As the United States continues to threaten Iraq with forcible
disarmament and concerns mount over North Korea’s nuclear
weapons program, President Bill Chace again urged the Emory campus
to maintain civility and mutual respect.
In a Feb. 1 open letter to the community (see
letter), Chace made the plea while endorsing
a recent statement by the Association of American Universities about
free speech on college campuses. The president’s sentiments
echo those he expressed last semester, which resulted in an ad hoc
committee of Faculty Council looking into how Emory faculty can
facilitate open and honest communication in times of potential unrest.
Bruce Knauft and Jim Grimsley, the two Faculty Council members who
serve on the ad hoc committee, recently met with student leaders
and have come up with a plan should the United States invade Iraq.
Grimsley said the group is looking to facilitate a “teach-in”
on the Quadrangle on the day hostilities begin. Unlike similar events
that already have been held on other campuses, the event would not
necessarily constitute a plea for peace, he said.
“That’s not what we’re planning,” said Grimsley,
senior resident fellow and director of creative writing. “We
want to arrange for speakers on all sides of the issue and get everyone’s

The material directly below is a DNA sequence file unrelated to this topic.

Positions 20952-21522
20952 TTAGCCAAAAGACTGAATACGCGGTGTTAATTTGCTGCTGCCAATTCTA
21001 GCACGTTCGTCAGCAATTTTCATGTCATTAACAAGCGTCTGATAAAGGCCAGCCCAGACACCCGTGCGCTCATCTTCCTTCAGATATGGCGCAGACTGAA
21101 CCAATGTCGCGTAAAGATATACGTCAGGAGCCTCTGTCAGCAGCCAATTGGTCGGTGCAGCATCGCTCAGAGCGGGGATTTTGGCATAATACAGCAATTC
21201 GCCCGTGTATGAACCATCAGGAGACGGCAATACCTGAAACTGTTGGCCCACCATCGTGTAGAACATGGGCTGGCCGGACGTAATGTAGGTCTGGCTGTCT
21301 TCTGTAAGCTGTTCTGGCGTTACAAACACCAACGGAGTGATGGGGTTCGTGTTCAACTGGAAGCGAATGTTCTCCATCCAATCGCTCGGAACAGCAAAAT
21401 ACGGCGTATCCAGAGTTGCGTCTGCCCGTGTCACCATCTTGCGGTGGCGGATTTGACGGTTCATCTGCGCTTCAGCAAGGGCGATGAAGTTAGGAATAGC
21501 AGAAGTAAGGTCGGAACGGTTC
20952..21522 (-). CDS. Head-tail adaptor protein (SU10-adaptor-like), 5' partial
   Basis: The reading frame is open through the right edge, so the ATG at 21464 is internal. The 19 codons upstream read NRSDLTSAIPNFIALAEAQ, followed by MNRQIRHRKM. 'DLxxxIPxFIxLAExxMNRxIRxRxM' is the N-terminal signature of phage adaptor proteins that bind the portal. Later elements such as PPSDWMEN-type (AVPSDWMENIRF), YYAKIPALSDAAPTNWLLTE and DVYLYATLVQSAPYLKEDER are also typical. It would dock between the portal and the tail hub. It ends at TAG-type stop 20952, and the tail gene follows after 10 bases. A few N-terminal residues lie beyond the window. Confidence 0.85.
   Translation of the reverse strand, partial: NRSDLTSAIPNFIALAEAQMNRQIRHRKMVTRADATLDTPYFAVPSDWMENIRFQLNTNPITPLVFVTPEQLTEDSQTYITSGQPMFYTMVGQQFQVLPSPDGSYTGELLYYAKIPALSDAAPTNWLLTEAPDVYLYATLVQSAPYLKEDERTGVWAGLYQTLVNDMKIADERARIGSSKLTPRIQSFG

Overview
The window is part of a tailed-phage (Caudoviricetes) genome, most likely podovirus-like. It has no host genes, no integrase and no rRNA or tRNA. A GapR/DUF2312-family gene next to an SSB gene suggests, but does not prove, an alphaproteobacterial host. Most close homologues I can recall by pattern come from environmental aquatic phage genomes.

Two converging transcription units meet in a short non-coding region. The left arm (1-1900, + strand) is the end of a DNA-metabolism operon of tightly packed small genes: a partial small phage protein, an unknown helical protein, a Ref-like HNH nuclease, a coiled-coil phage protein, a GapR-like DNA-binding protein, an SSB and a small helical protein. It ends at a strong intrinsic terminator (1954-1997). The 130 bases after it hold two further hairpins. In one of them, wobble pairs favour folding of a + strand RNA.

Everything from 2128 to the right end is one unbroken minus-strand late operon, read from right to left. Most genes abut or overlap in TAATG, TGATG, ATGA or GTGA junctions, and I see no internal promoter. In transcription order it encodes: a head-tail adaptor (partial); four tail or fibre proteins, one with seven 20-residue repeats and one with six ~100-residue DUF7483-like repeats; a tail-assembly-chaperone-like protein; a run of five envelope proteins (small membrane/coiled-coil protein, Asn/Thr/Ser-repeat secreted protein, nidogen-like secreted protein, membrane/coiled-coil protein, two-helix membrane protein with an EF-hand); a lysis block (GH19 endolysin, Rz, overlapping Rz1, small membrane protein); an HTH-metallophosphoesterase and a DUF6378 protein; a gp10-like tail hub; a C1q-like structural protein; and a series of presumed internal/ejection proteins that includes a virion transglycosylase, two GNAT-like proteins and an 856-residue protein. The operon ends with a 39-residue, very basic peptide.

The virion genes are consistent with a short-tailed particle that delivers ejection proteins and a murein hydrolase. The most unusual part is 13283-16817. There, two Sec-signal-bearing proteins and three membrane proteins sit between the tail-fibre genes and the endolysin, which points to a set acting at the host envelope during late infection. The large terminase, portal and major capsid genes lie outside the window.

ideas on the table.”
However, calling the event a “moving target,” Grimsley
said time is critical; the United States could attack Iraq before
prepations for the teach-in can be completed. If that happens, the
campus may just have to cross its collective fingers.
“Given the unprecedented nature of the United States entering
an unprovoked war,
I don’t know how the students will respond,” said Knauft,
Samuel Candler Dobbs Professor of Anthropology.
In the meantime, other scheduled events accomplish Chace’s
goal of directing energies toward education and exchange rather
than divisiveness. Two such events are planned for this Thursday:
the Joint Activities Committee-sponsored Public Issues Forum, to
be held at 4 p.m. in 208 White Hall, will feature former Emory president
James Laney (who served as U.S. ambassador to South Korea from 1993–97),
who will speak on “U.S.-North Korea: Where Are We Heading?”
Later that night at 7:30 p.m. in Glenn Auditorium, the third annual
State of Race Debate will feature three panelists who will address
“Racial Profiling: Pre- and Post-September 11.” The
discussion will be moderated by John Ford, senior vice president
and dean of Campus Life.
Also next week is the new “Arab Awareness Week,” organized
by the Arab Cultural Association. Through films, lectures and panel
discussions, the weeklong event seeks to “clarify misconceptions
about Arab people that have been portrayed through the media,”
according to association president Ruaa Al-Baldawi.
“I felt it was my duty as an Arab American to educate the
Emory community about the identity of Arabs, our peaceful and rich
culture, and about how we have learned to adjust to the American
way of life,” Al-Baldawi said.